This idea comes from a nicely-written New York Times piece entitled, “Does Loneliness Reduce the Benefits of Exercise?” Here, Gretchen Reynolds reviews a few intriguing studies about how relationships may affect exercise, stress hormone levels, and intelligence. The combo caught my eye.

Anyone who pays attention to wellness knows that exercise produces more flexible arteries, more durable hearts, and leaner body shapes. These benefits are obvious, and honestly, sometimes a bit tiresome to write about.

To me, a far more interesting — and lesser known — benefit of regular exercise is that it might make us smarter. Here’s where the rodents come into the story.

As was summarized in the New York Times piece, when researchers allowed rats and mice access to running wheels they observed (a) that they all ran, and (b) those rats that did run scored better on rodent IQ tests, and actually grew more brain cells. This is a striking finding because nerve cells — unlike blood, GI and skin cells, which turnover rapidly — grow very slowly, if at all.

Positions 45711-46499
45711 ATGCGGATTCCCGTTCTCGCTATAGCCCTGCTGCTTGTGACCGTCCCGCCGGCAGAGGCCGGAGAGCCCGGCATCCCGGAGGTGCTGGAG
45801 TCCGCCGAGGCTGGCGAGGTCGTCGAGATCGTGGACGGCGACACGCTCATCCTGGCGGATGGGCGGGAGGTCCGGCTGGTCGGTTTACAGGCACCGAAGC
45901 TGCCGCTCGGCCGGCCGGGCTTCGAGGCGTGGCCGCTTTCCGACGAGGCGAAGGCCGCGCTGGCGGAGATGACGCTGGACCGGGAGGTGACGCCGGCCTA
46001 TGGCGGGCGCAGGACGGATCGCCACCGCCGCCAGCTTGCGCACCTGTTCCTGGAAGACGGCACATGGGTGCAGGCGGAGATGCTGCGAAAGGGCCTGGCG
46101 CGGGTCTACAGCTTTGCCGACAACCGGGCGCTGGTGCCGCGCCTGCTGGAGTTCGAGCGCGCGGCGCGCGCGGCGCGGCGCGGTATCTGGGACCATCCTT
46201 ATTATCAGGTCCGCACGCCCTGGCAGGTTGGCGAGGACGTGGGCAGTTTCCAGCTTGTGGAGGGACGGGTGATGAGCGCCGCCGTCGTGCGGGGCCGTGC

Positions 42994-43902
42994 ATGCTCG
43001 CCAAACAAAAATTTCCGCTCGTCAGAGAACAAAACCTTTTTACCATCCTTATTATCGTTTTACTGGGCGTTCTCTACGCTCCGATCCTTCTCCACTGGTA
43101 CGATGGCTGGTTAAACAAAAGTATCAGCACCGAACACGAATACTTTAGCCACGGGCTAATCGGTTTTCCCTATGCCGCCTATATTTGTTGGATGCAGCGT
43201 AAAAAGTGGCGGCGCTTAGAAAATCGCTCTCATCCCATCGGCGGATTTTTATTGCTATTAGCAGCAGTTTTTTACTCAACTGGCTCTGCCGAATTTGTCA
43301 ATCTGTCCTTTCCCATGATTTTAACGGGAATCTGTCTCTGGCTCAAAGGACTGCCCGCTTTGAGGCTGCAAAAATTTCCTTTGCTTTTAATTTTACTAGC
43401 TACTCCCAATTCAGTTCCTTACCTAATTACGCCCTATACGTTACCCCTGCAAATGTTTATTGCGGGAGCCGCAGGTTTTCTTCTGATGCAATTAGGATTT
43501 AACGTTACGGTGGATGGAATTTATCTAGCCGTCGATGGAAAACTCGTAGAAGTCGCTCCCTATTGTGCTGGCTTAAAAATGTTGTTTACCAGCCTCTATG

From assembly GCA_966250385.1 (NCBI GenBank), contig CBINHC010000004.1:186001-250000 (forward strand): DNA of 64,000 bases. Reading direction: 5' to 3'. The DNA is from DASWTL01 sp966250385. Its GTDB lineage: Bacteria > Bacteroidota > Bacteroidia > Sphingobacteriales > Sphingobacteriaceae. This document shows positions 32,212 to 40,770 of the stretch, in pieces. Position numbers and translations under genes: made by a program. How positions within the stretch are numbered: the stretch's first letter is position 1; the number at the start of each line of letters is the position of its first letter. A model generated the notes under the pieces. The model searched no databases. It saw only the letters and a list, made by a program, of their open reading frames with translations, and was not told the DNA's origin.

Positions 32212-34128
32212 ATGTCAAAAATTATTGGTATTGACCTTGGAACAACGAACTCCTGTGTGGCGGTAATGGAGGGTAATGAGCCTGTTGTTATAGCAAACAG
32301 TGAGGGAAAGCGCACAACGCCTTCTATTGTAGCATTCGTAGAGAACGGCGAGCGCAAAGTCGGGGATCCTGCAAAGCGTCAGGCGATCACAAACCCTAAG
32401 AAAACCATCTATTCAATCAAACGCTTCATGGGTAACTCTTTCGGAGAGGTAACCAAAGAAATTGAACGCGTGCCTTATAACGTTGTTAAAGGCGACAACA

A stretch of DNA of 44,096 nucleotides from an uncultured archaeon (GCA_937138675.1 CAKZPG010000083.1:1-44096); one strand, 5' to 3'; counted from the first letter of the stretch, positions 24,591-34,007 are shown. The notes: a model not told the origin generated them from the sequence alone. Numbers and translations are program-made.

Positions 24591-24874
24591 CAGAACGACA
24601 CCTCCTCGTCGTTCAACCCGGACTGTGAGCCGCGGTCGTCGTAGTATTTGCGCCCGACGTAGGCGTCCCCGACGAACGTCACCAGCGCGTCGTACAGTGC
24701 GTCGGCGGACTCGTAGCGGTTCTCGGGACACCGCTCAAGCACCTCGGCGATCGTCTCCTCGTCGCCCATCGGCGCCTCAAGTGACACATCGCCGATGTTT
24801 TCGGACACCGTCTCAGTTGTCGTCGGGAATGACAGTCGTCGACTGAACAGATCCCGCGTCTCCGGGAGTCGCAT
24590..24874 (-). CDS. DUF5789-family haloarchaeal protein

But that’s not the entire story. The Princeton researchers wanted to know whether the rat’s social relationships could have measurable biologic effects.

It turns out that rodents — like humans — are quite social. So social, in fact, that in these trials the brain-growing effect of exercise was blunted when rodents lived alone. Compared to rats and mice that lived in groups, those that were kept in isolation failed to grow new nerve cells in response to exercise. And importantly, isolated rats produced higher levels of stress hormones than those who lived in groups, even though both groups ran the same distance. Read more »

*This blog post was originally published at Dr John M*

Mind-Over-Matter In Medicine

[Recently] I came upon a Jan 24 op-ed, “A Fighting Spirit Won’t Change Your Life” by Richard Sloan, Ph.D., of Columbia University’s psychiatry department. Somehow I’d missed this worthwhile piece on the sometimes-trendy notion of mind-over-matter in healing and medicine.